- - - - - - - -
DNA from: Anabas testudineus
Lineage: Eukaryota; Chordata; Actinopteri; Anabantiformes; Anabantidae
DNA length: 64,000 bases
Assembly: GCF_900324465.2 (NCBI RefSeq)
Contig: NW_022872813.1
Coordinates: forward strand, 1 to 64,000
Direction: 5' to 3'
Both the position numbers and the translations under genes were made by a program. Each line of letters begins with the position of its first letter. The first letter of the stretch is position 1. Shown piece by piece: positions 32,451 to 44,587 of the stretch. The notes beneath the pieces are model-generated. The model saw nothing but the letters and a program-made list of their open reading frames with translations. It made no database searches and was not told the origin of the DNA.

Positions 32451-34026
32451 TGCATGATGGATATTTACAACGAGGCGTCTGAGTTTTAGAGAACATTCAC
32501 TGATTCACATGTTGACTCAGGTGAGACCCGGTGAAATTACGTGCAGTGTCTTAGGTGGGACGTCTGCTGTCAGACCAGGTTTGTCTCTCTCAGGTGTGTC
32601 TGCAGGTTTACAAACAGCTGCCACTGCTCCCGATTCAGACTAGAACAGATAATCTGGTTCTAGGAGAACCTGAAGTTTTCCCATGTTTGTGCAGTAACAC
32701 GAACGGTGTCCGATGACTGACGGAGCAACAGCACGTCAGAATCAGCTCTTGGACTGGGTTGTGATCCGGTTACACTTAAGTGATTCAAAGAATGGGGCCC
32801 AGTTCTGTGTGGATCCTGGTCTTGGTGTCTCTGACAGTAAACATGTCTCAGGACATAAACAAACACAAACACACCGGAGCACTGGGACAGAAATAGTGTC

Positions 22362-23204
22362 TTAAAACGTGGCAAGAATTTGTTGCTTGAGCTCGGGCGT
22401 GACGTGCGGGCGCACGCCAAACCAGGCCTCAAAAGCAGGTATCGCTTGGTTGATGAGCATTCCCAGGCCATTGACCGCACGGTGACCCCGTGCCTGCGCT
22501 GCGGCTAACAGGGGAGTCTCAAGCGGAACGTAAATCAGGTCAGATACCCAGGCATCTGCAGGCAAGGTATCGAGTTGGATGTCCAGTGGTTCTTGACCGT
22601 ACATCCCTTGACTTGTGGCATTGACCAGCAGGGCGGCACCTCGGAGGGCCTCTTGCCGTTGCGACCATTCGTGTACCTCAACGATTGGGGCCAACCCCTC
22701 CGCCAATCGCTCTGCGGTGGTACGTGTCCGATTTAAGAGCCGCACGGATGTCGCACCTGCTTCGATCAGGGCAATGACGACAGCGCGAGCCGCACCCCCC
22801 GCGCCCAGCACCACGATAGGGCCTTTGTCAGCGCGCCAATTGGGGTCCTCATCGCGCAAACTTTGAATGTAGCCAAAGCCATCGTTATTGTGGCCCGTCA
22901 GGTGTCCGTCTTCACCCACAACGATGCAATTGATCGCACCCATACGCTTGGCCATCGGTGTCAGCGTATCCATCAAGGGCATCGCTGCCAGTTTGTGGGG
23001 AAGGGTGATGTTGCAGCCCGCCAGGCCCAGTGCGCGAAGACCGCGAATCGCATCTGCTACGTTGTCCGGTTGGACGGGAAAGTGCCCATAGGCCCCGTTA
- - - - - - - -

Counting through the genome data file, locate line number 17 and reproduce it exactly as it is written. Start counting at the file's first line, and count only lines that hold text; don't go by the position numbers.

22401 GACGTGCGGGCGCACGCCAAACCAGGCCTCAAAAGCAGGTATCGCTTGGTTGATGAGCATTCCCAGGCCATTGACCGCACGGTGACCCCGTGCCTGCGCT